3 actions the government can take today to lessen the damage of future floods

Editor’s Note: This article was first published by the Environmental Defense Fund, an organization focusing on creating economical policies to support clean air and water; abundant fish and wildlife; and a stable climate. The article was authored by Shannon Cunniff and originally appeared here

 

Another devastating hurricane, another bill for American taxpayers: The tally from Hurricane Florence may go as high as $22 billion, according to Moody’s, placing it in the top 10 category for damages.

We can either continue down this path, or make a collective reevaluation of how we manage risk. It means we must revisit the myriad of local, state and federal laws and policies that guide how we cope with storms in our changing climate. And it means we must challenge long-held assumptions.

The time may be just right. Congress just passed a bipartisan bill to reform the Federal Emergency Management Agency that includes funding to help communities better prepare for disaster. It signals that lawmakers on both sides of the aisle are open to solutions.

Here are three initial, common-sense and nonpartisan actions the Trump administration and Congress can take to strengthen America’s resilience against floods, which kill more Americans than any other disaster and cost us billions annually. All are doable and necessary.

1. Make FEMA’s flood maps accurate

Let’s start with the maps. FEMA’s maps are developed to establish annual flood insurance rates for properties, but are also used to guide local decisions on development.

Unfortunately, the agency’s maps today fail to capture the true extent of river, rainfall and storm flooding, a recent report found. In particular, they miss risks associated with smaller streams, which are often where development of residential and commercial properties occurs.

Plus, the maps are based on historic events and the past is no longer a good forecaster of future conditions in our rapidly changing climate. Making things worse, they’re not updated frequently enough to reflect the effects of recent extreme weather.

This means FEMA’s maps woefully underestimate the number of Americans who are exposed to a “100-year flood event” – which actually has about a 26-percent probability of occurring during a 30-year mortgage.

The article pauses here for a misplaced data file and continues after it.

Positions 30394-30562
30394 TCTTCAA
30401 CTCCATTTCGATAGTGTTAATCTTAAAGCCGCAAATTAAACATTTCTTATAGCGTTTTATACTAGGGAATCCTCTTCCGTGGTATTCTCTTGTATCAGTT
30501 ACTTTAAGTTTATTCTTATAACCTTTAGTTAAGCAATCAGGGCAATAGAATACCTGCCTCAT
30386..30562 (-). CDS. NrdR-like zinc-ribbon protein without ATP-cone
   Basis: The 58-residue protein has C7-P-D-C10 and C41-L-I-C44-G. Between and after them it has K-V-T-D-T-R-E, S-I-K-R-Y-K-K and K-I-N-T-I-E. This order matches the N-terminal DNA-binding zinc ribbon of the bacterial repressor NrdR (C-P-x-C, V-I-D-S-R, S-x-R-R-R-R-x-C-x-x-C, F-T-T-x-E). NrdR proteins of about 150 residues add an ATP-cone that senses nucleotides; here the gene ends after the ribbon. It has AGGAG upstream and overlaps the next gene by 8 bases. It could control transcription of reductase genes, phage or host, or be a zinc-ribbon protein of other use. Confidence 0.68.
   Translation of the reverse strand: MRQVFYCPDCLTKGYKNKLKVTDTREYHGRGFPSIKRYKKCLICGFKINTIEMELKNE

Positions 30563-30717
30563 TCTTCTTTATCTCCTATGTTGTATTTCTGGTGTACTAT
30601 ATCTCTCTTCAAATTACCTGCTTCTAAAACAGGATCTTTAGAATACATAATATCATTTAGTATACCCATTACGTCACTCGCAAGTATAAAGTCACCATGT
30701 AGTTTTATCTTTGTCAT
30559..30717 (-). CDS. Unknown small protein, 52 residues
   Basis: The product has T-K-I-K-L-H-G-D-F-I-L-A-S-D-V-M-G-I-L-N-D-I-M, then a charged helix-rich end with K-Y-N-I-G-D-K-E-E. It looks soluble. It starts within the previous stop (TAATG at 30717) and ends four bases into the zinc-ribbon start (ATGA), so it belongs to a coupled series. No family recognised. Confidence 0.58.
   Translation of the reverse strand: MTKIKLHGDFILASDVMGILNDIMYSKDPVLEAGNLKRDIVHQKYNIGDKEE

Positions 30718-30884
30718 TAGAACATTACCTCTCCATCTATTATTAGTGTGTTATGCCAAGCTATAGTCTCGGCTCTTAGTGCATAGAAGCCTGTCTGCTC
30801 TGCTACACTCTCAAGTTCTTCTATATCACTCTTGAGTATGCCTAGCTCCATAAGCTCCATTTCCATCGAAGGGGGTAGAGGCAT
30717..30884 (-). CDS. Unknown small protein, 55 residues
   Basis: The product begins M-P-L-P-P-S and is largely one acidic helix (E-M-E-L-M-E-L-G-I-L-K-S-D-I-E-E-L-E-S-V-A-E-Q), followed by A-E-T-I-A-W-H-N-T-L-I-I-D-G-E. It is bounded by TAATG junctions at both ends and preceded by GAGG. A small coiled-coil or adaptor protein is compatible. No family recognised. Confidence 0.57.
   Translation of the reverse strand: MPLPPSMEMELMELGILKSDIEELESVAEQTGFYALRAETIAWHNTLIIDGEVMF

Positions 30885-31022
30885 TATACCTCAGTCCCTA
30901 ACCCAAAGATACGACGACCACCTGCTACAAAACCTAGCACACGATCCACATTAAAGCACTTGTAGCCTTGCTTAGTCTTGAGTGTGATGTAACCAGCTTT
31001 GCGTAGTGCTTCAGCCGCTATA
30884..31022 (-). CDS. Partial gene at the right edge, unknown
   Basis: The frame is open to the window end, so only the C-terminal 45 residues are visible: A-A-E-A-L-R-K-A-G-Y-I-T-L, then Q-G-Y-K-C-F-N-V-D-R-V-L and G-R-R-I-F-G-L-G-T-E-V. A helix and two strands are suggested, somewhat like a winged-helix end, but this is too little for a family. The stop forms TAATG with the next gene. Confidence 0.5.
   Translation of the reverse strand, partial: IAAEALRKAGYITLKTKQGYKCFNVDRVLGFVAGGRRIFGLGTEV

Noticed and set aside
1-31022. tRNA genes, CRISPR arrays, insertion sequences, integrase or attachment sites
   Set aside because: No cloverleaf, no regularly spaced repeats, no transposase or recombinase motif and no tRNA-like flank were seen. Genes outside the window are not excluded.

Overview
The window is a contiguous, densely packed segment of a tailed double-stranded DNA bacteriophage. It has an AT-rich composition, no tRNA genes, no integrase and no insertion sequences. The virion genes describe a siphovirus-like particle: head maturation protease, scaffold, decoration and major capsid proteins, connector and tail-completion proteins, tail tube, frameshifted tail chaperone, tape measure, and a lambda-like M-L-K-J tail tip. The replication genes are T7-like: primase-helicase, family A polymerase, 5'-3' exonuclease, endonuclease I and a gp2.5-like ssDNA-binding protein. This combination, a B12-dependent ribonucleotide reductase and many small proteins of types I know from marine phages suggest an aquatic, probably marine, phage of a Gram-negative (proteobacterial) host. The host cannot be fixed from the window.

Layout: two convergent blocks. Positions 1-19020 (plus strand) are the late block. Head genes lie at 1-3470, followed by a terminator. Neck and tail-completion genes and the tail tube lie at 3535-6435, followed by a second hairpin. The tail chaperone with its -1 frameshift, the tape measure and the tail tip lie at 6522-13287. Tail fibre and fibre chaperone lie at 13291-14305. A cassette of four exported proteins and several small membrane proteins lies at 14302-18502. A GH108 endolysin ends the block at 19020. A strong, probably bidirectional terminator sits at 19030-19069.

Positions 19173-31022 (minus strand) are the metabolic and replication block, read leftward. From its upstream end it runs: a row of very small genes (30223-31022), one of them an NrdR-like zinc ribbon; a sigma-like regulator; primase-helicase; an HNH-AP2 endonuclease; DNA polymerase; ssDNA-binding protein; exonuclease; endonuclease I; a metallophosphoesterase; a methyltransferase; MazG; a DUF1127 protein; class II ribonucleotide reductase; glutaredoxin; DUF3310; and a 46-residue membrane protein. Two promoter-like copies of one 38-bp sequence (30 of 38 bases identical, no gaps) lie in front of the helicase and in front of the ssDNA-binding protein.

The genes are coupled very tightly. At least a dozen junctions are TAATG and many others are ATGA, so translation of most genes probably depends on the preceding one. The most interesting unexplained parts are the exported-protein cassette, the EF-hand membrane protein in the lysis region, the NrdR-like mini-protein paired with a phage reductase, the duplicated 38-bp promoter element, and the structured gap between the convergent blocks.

Privatizing flood mapping may be a solution if federal standards can establish that findings are readily available, methods transparent, updates occur far more rapidly and localized map revisions are possible. Either way, nobody can argue against the fact that we need better maps to guide development.

2. Reward states that reduce risks

Higher standards for siting, designing and constructing projects reduce risks of loss of life and property from floods and represent an important step in proactively managing increasing flood risks associated with more intense storms and sea level rise.

On one hand, FEMA recognizes higher state standards as a method to reduce risk and rewards areas with better standards with discounts to flood insurance premiums. When the federal government is sharing the cost of a project with a local sponsor, however, that sponsor has to pay any additional costs for building the project to their higher flood risk management standards.

This sends the wrong message and is a problem that can easily be fixed. The federal government can share the costs of superior local requirements, a solution that should appeal to members of both parties.

3. Emphasize risk reduction benefits

Recovery spending should emphasize actions that help communities become more resilient to future floods. Greater funding is needed for FEMA’s Hazard Mitigation Grant Program, for example. It helps communities prevent flood vulnerabilities such as undersized culverts, and to elevate buildings to reduce flood damage.

Far more could be done to look at how other federal decisions can mitigate flooding. The White House Council on Environmental Quality could organize such an effort.

Federal agencies can also look at protection and restoration of habitats that lessen the impacts of floods. Healthy forests absorb rainfall and slow its flow into streams, wetlands lower flood heights and velocity, and dunes provide protective barriers to waves.

Through wetland loss, the Houston area lost roughly 4 billion gallons worth of flood retention. If North Carolina [PDF] had not lost about half of its wetlands, flooding from Hurricane Florence would probably have been less damaging in some areas.

The risk reduction benefits provided by habitats should be formally recognized in federal policy, while policies that erode protection of wetlands and floodplains should be reconsidered.

Water respects no political boundaries, and given the expanding landscape of flood risk, every agency needs to step up and find solutions that preserve floodplain functions and protect our economy and citizens.

Is it doable? Most certainly. Can it be bipartisan? You bet.

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